The player's union management committee have deemed that the reports are a personal issue and do not infringe on the chief executive's ability to perform his roleThe Professional Footballers Association have backed chief executive Gordon Taylor amid claims he gambled £4 million in 30 months.
The player's union management committee have deemed that the reports are a personal issue and do not infringe on Taylor's ability to perform his role with the PFA.
A statement released by the PFA management committee read: "The management committee are aware of the recent press allegations regarding Gordon Taylor.
"Whilst this is a private matter for Gordon, he has informed us that this dispute has been in the hands of lawyers for some time.
"For that reason, it would be inappropriate for us to comment specifically.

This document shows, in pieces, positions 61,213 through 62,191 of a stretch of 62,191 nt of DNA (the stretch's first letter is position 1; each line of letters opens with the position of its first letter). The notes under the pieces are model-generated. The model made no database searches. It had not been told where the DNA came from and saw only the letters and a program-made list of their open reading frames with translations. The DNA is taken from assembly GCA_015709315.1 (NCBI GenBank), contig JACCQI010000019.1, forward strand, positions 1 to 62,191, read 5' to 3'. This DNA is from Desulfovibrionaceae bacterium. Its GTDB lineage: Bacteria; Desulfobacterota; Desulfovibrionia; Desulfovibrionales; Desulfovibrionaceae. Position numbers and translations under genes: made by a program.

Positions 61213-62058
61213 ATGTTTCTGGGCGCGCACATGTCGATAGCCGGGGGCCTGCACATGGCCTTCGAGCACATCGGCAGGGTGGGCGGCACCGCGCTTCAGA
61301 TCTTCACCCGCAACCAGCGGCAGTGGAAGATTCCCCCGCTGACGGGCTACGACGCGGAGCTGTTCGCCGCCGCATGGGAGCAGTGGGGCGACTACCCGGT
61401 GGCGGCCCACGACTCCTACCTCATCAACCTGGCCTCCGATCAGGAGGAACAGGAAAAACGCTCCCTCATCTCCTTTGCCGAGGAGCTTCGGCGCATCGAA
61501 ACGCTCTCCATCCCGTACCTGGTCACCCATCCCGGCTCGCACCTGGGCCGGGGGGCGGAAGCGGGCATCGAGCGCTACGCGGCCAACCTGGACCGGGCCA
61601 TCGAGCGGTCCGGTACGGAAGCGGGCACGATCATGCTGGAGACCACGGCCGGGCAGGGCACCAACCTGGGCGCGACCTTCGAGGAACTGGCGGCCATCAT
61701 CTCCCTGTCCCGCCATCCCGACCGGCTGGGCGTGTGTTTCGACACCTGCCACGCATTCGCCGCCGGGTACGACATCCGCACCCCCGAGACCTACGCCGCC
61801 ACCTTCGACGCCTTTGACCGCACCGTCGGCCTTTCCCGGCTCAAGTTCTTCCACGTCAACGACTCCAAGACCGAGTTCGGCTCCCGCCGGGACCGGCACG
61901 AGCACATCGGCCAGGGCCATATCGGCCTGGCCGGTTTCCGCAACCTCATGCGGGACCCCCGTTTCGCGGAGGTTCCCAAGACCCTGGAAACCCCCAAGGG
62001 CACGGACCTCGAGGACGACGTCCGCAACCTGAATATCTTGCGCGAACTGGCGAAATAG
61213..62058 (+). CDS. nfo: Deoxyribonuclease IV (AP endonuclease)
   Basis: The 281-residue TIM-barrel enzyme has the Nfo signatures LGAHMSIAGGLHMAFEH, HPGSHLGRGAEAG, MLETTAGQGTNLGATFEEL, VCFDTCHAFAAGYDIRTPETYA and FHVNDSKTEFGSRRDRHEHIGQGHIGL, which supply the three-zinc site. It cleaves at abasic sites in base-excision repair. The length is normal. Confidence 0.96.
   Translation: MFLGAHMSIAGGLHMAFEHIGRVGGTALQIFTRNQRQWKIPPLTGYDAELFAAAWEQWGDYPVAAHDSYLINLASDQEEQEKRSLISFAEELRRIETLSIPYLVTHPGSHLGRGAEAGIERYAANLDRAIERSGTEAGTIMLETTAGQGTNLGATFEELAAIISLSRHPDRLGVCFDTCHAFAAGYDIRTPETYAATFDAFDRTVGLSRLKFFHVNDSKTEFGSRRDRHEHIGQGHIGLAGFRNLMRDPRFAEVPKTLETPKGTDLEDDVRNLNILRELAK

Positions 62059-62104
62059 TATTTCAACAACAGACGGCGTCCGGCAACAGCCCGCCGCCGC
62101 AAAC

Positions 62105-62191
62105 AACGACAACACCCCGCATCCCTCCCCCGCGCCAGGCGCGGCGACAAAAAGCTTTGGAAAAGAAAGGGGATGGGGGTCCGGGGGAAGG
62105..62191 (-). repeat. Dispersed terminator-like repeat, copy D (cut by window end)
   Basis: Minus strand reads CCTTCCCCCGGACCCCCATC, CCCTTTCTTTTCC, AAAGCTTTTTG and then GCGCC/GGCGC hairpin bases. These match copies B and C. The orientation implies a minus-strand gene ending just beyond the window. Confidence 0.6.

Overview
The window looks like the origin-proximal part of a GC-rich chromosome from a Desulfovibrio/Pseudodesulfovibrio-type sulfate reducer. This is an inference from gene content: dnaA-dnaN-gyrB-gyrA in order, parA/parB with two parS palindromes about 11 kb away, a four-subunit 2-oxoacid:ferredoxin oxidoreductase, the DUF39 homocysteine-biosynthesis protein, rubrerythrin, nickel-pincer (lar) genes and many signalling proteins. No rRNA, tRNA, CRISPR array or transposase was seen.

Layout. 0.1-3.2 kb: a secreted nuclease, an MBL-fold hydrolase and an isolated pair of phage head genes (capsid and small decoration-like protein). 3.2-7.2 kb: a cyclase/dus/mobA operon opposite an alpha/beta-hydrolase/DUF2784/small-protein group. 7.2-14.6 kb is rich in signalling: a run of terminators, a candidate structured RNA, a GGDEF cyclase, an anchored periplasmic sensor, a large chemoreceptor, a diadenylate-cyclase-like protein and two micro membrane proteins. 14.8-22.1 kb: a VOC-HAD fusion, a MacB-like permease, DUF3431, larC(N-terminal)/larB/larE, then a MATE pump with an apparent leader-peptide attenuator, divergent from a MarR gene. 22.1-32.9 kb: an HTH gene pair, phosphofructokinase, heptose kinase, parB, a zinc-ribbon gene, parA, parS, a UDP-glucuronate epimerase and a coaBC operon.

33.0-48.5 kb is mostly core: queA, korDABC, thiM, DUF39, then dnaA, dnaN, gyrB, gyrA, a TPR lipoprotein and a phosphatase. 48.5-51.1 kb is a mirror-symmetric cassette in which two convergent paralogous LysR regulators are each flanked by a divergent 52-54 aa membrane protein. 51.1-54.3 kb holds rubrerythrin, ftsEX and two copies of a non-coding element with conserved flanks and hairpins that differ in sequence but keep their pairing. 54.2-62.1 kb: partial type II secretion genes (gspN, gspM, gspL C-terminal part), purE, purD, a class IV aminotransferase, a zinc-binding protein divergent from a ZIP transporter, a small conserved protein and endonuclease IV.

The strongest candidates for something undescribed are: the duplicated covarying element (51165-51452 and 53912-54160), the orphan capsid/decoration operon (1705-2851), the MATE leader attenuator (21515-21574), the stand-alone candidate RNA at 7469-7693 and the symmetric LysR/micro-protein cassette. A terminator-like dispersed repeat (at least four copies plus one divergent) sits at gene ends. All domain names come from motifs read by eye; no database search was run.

"We have discussed this with him and he has our full support.
"We recognise that gambling is part of our culture and part of football and it is for that reason that the PFA remains committed to continue in its work to raise awareness levels and educate."
Taylor has been a part of the PFA management committee since 1972, and was made chief executive in 1981.
It is the latest in a series of gambling related stories to hit football, after Andros Townsend was handed a one month ban (plus three suspended) and an £18,000 fine in June for breaching Football Association betting rules, while Cameron Jerome received a £50,000 penalty for a similar incident earlier this month.